and as a fellow worker in the “ kingdom and patience of Jesus Christ.” To us all, “ there is one Lord, one faith, one baptism”—even that of the Holy Spirit. Though one may be “ of Paul, another of Cephas, and another of Apollos," we are all “ of Christ.” We can agree to differ, in all that is unavoidable, without being unkind. If the author has offended in any word of these pages, he will indeed be sorry.
He has tried not to do so, and will believe that he has succ
cceeded, till it shall otherwise be proved. His principles he has been obliged to maintain ; but his friends he will never cease to respect and love.
C. COLTON. New-York, May, 1836.
Changing Religious Connexions - New aspects of Religion in
America–Defects of Presbyterianism and Congregationalism.
CHANGING one's religious connexions is not in high credit. Ordinarily there does not seem to be much, if any good resulting from it, either to the public, or to individuals ; not unfrequently, and perhaps in the majority of instances, where it occurs within the range of Christian sects, there is positive evil.
To renounce any form of paganism for any form of Christianity, will be approved by Christians, at least; to pass from one Christian sect to another, is an indirect censure on that which is left behind, and a compliment to that which is adopted; the latter is gratified, the former feels injured. One has gained what the other has lost; but the public, the world, even in a religious point of view, has gained little—perhaps nothing—it may have suffered. It is doubtless better, for the most part, that accessions to the best and most useful forms of Christianity should be made from those, who have not attached themselves anywhere. All such increase is a positive gain to the body of Christians, and to society. In this way the true church of God may ultimately, and without violence--without disturbance even among the different sects who claim to be right-absorb the world.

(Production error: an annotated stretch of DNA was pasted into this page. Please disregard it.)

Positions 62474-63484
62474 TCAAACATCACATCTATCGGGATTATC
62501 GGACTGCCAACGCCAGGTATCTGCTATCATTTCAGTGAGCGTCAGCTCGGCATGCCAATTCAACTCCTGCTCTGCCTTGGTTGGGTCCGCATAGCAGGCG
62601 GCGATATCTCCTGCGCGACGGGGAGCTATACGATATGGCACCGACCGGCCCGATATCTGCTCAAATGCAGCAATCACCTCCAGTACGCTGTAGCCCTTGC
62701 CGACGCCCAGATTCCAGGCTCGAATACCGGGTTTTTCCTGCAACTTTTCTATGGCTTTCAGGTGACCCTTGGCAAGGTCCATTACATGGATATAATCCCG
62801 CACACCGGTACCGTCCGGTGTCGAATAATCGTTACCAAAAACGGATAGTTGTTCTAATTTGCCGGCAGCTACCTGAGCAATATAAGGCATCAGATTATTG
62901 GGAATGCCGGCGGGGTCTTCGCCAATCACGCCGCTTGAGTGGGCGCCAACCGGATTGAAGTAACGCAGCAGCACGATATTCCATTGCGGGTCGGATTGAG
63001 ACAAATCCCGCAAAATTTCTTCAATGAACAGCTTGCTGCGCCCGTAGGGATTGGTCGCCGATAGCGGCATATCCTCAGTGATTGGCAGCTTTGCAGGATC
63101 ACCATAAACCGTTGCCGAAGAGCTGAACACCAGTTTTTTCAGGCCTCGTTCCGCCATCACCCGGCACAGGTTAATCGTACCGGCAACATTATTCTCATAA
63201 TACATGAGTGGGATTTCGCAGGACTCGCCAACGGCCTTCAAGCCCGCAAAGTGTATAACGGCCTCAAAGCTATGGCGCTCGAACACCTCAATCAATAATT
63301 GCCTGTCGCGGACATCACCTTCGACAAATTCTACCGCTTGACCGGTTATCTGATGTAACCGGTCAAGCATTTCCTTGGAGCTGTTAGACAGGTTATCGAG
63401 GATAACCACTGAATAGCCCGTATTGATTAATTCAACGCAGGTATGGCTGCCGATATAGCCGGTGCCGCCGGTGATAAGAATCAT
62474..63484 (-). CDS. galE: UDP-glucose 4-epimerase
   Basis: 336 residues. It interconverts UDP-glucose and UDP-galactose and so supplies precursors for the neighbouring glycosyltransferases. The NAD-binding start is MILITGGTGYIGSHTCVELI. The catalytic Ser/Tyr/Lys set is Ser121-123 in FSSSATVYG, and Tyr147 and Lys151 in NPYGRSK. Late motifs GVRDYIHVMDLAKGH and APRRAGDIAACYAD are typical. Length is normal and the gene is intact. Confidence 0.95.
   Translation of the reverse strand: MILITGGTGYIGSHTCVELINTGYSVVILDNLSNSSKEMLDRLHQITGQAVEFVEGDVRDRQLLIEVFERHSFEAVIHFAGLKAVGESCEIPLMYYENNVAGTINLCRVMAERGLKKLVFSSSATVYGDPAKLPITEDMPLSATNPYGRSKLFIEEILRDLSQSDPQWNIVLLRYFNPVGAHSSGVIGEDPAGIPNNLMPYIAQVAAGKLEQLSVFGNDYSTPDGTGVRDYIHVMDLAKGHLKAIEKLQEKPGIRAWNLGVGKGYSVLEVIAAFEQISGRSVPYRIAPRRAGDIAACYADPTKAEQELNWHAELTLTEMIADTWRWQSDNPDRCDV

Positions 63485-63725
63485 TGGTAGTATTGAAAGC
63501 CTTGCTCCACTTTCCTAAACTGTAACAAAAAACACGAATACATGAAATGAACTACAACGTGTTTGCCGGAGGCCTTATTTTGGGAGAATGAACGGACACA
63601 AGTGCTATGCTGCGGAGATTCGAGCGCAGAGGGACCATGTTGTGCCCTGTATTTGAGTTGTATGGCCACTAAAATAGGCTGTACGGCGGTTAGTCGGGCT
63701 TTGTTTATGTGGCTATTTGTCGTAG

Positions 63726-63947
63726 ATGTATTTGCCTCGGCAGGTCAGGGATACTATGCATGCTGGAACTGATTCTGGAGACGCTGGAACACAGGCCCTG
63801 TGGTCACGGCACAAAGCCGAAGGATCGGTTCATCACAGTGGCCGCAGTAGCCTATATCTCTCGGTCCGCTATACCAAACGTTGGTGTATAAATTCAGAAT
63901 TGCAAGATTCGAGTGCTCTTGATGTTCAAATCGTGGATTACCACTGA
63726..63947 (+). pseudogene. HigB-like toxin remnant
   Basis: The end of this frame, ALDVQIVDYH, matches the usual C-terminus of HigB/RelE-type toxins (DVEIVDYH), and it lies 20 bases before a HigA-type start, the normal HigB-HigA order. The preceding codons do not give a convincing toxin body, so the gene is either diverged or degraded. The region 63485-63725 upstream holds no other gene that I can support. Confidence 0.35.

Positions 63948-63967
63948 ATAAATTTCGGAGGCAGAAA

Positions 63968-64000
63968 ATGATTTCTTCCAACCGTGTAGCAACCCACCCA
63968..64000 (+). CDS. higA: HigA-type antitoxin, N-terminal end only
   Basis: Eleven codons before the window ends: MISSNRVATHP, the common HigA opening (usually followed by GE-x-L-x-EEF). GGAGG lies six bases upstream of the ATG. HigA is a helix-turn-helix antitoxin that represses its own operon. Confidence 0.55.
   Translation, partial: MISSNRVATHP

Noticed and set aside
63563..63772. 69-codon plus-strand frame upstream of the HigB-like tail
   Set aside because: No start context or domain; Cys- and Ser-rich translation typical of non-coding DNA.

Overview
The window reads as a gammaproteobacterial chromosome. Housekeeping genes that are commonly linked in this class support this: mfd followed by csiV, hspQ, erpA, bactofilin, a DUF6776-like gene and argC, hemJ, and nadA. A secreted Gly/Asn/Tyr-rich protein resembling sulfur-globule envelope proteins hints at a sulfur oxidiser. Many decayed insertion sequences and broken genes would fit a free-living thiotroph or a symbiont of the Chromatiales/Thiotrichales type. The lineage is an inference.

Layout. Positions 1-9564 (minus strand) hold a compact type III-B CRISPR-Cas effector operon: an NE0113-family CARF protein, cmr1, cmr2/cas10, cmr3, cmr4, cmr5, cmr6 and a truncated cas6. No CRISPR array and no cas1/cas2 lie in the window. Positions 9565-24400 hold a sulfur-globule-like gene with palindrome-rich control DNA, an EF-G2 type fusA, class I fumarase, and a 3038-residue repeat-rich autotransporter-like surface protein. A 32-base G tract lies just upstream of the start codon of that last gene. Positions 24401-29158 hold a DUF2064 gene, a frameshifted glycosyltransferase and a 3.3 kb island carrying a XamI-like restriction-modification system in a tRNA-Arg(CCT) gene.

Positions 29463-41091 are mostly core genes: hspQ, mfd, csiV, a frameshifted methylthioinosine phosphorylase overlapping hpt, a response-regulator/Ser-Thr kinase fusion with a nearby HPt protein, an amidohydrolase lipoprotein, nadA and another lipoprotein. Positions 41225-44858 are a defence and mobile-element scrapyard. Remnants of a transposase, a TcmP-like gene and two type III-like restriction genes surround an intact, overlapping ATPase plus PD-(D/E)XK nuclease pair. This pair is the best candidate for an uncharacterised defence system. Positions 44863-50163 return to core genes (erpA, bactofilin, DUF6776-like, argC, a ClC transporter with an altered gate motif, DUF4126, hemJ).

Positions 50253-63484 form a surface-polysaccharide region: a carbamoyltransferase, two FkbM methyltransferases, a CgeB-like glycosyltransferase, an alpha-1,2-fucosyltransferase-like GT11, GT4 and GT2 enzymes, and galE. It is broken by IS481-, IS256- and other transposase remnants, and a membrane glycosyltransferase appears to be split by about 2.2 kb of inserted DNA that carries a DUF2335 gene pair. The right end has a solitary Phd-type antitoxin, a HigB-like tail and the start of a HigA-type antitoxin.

It is not very natural-nor can I with my present views feel that it is very desirable—for frequent transfers to be made from one section or pale of the Christian community to another, for any other reason than the imperative demands of conscience. Then it is suitable, and if credited, will not in any case be dishonourable, nor injurious to the general interests of religion, except in peculiar circumstances.
The transfer of lay members of Christian societies from one to another, is comparatively of less importance, though not without influence. But when ministers change their relation, their conspicuous standing before the public makes an impression. The public is in some measure and for a moment startled. It is undoubtedly a responsible step, and ought to have good and strong reasons to support it.
I frankly confess, that, had not my pastoral relation been providentially broken up, and motives led me abroad, it is very likely I should not have been shaken or disturbed on this question. It is true, indeed, that the same events in the United States, which were the immediate occasion of challenging my attention to this subject, would necessarily have come before me. But I could not have viewed them in the same light; I could not have been surprised by them; it is possible, that in company with scores and hundreds of my ministerial brethren, I might have fallen into the same current, and. sympathized with those transactions and occurrences, which are now rather painful, than agreeable to contemplate.
But at the very moment when these events were in the incipient stage of their career, or before their proper character had been developed, I was removed to a distant position—to London. Before I had been there nine months, I became the expounder and advocate of American revivals of religion before the British public-a very presumptuous office, as some perhaps might think. But I was led into it, first, by yielding to special and earnest solicitations to preach on the subject; and next, by complying with similar requests to give the substance